This sounds very similar to the two-envelope situation but is subtly different. In the two-envelope case, the X value used must simultaneously or ambiguously be viewed as potentially the largest or the smallest value when computing the various probable outcomes. In the three envelope case we have 3 distinctive and fixed values, X/2, X, 2X. As a result it turns out that the computed "expected value" of switching is more definitively 5X/4, and thus worth doing (i.e., 5X/4 is greater than X).

[ 5X/4, by the way, is one of the solutions to the two-envelope paradox as well, obviously arguing for swapping; the problem is that alternative calculations are logically possible that lead to a don't-swap conclusion -- and the back-and-forth arguments, based on small nuances, could give you a migraine! ;-)]

The latest from the remarkable Vi Hart (and you'll be pleased to know it involves a notebook, not a microwave oven ;-):

This morning's Sunday reflection from Stanislas Dehaene's "

"[Jacques] Hadamard deconstructed the process of mathematical discovery into four successive stages: initiation, incubation, illumination, and verification.Initiationcovers all the preparatory work, the deliberate conscious exploration of a problem. This frontal attack, unfortunately, often remains fruitless -- but all may not be lost, for it launches the unconscious mind on a quest. Theincubationphase -- an invisible brewing period during which the mind remains vaguely preoccupied with the problem but shows no conscious sign of working hard on it -- can start. Incubation would remain undetected, were it not for its effects. Suddenly, after a good night's sleep or a relaxing walk,illuminationoccurs: the solution appears in all its glory and invades the mathematician's conscious mind. More often than not, it is correct. However, a slow and effortful process of consciousverificationis nevertheless required to nail all the details down."

In his latest book, "

It seems that in the mid-1600s the ever-inquisitive Pierre de Fermat sought a Pythagorean triple wherein the SUM of the two smaller values (

Well, he found one such triple:

(a) 4,565,486,027,761

(b) 1,061,652,293,520 and

(c) 4,687,298,610,289

where a + b = 5,627,138,321,281 or 2,372,159

Mind you, of course, no computers in those days!

MOREOVER, Fermat proved that this was the

All of which leads me to imagine being alive in 1643 (when Fermat concocted the problem) and sayin', "

A bit ago, in reaction to a list compiled at

Will start with this baker's dozen (in alphabetical order):

http://bit-player.org/

https://casmusings.wordpress.com/

http://www.mathteacherctk.com/blog/

http://devlinsangle.blogspot.com/

http://errorstatistics.com/

https://rjlipton.wordpress.com/

http://math-blog.com/

http://mathwithbaddrawings.com/

https://mikesmathpage.wordpress.com/

http://mindyourdecisions.com/blog/

https://www.youtube.com/channel/UCoxcjq-8xIDTYp3uz647V5A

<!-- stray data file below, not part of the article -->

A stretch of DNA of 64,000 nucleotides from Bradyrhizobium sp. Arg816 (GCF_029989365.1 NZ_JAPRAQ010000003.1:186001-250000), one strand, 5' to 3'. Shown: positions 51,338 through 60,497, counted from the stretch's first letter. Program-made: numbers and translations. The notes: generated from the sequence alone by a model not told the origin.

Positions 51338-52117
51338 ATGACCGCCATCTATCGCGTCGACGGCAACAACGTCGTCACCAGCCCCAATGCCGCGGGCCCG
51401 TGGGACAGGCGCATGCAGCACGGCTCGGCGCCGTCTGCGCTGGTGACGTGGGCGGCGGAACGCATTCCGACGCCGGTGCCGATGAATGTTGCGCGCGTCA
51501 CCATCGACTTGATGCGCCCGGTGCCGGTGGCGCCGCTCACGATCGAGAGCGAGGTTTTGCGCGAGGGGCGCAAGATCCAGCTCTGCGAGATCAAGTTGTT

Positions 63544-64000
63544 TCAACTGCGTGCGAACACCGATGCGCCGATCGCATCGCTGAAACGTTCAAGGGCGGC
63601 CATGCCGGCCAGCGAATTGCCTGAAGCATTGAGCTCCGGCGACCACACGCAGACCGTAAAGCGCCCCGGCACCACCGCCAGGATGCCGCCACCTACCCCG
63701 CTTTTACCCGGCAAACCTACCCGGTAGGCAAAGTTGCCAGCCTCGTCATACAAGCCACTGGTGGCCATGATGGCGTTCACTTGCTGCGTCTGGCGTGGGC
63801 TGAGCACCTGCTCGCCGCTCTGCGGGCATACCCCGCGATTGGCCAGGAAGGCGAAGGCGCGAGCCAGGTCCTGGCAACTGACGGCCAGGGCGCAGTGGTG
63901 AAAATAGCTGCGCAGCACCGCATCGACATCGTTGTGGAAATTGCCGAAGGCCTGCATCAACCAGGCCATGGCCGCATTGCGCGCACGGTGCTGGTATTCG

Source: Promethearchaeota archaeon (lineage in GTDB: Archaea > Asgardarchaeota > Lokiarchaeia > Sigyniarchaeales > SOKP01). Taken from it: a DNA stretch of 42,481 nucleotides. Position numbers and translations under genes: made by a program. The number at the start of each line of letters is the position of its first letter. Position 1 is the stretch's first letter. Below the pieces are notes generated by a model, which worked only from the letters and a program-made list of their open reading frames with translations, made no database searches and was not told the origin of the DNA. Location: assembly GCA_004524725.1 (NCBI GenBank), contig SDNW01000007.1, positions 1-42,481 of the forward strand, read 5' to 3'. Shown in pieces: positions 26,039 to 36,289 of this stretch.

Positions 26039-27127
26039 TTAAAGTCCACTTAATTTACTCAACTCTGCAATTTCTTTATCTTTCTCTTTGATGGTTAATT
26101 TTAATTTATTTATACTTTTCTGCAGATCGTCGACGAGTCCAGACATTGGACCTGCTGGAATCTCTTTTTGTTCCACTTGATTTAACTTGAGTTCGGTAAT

http://blogs.scientificamerican.com/roots-of-unity/

http://blog.tanyakhovanova.com/

There
are **LOTS** of primary and secondary math education blogs that are
excellent as well, but I don't follow many of them closely enough to
include in a personal faves list (but they're out there).

Below are five additional sites whose mathematical content I GREATLY enjoy,

http://scienceblogs.com/evolutionblog/

http://www.futilitycloset.com/

http://mathbabe.org/

https://www.quantamagazine.org/

http://www.scottaaronson.com/blog/

Finally, to round up to 20 picks, I'll throw in two other sites that aren't blogs, but are full of good stuff:

http://www.jamestanton.com/

https://plus.maths.org/content/

Though a bit short of education blogs and highly-technical sites, the above 20 picks should offer a wide-ranging, varied mix of content for the popular math reader (and at mathblogging.org there are 100s more to sample).

Quick and short Sunday reflection today:

"Good mathematicians see analogies between theorems or theories, but the very best ones see analogies between analogies."

-- Stefan Banach

2 longish reads to pass along today....

A thoughtful post (including the above) from"For reasons that I don’t fully understand, our mathematical culture encourages us to define our mathematical ability by what we don’t know, what we aren’t able to do, rather than by what we do know and have learned how to do. The power of culture is strong, with deep roots…"

It's about our self-perception, as math students, of our own abilities, and how that aids or hinders us.

Then, interestingly, the latest post from Keith Devlin reviewing a new math-oriented movie, "

http://devlinsangle.blogspot.com/2015/09/a-brilliant-young-mind-imo-goes-to.html

Good reads, and food for thought, if you can set aside a little time....

(also, both posts contain several additional interesting links)

This study in

Virginia Mayo takes an extended, more nuanced look at the issue here:

Worthwhile reading if you've been following the controversy (one dispute is whether the statistical methods employed are inherently weak/poor, even in need of being discarded, or are the methods fine, but simply abused/misused often in their application).